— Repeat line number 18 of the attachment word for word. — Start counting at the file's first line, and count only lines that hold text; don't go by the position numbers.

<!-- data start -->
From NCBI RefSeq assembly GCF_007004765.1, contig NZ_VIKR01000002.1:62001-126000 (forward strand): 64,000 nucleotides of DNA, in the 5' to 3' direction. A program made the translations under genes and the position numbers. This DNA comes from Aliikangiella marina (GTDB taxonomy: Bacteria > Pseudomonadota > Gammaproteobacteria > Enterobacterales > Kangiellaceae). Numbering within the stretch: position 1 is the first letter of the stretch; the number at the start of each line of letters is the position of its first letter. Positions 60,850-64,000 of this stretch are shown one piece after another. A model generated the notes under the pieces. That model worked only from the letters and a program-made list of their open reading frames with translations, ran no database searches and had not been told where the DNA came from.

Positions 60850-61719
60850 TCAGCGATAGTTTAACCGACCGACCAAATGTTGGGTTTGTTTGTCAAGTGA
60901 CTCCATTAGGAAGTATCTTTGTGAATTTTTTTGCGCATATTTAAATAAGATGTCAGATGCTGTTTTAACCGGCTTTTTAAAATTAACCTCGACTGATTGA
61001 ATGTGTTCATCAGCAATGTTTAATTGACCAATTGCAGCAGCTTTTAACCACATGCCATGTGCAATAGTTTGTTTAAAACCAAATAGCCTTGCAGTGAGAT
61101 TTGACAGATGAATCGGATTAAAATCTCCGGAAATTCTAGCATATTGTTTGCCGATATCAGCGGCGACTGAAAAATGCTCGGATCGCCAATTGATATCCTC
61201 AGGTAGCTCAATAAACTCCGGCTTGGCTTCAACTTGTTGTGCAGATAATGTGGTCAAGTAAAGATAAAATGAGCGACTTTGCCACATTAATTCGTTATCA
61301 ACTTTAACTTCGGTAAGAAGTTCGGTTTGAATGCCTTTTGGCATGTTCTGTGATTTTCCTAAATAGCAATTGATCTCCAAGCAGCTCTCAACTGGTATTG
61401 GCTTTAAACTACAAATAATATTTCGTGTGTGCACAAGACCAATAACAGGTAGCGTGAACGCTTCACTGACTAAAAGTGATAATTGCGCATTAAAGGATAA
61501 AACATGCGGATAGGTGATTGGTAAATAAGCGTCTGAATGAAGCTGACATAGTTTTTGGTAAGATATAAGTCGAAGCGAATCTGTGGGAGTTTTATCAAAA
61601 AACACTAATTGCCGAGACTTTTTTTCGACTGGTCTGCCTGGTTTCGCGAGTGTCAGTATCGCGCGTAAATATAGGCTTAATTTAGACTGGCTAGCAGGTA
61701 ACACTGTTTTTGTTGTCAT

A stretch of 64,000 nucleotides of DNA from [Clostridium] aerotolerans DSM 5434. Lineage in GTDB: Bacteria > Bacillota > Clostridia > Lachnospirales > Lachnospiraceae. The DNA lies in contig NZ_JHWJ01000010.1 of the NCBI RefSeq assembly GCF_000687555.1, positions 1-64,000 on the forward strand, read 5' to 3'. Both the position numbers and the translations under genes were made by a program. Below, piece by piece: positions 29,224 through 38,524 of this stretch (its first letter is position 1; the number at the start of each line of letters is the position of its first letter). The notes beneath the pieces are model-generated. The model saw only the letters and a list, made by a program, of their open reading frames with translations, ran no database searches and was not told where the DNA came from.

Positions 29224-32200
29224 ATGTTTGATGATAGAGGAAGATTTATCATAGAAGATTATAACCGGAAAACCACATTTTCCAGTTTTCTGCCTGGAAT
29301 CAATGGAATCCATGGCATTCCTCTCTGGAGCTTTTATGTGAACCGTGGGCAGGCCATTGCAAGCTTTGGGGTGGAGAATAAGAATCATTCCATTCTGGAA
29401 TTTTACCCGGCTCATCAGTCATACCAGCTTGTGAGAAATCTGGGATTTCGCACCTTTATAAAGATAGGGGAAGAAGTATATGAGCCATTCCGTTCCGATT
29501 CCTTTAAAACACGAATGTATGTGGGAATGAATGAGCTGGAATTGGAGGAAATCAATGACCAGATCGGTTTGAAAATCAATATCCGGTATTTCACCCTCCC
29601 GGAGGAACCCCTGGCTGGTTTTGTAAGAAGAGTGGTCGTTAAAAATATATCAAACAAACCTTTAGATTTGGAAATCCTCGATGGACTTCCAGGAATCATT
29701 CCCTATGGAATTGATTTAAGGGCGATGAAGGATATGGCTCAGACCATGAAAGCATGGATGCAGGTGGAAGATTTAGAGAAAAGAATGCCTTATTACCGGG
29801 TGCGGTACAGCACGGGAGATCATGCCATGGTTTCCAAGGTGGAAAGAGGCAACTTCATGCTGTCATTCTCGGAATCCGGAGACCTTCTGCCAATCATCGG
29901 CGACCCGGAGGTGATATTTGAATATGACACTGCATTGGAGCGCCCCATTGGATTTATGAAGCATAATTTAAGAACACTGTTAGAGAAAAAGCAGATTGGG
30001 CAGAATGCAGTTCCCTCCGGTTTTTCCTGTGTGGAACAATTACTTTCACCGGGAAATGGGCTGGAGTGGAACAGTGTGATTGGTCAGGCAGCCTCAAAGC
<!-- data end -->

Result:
29501 CCTTTAAAACACGAATGTATGTGGGAATGAATGAGCTGGAATTGGAGGAAATCAATGACCAGATCGGTTTGAAAATCAATATCCGGTATTTCACCCTCCC